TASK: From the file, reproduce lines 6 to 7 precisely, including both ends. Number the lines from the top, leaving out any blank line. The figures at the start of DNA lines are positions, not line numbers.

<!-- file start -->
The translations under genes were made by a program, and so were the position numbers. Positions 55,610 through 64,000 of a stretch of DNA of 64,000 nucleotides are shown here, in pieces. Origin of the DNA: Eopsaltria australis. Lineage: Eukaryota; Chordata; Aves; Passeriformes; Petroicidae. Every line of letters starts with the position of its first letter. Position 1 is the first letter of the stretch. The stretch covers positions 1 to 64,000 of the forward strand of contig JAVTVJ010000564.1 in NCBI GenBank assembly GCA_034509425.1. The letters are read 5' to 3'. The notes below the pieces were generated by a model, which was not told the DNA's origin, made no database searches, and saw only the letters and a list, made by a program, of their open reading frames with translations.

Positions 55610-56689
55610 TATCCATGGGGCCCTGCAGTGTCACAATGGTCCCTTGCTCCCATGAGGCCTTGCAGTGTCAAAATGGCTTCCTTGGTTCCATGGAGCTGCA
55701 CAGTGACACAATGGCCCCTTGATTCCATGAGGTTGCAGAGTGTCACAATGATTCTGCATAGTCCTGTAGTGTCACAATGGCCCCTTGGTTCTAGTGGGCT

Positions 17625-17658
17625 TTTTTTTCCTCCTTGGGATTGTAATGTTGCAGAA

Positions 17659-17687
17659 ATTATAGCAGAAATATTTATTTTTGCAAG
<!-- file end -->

17625 TTTTTTTCCTCCTTGGGATTGTAATGTTGCAGAA

Positions 17659-17687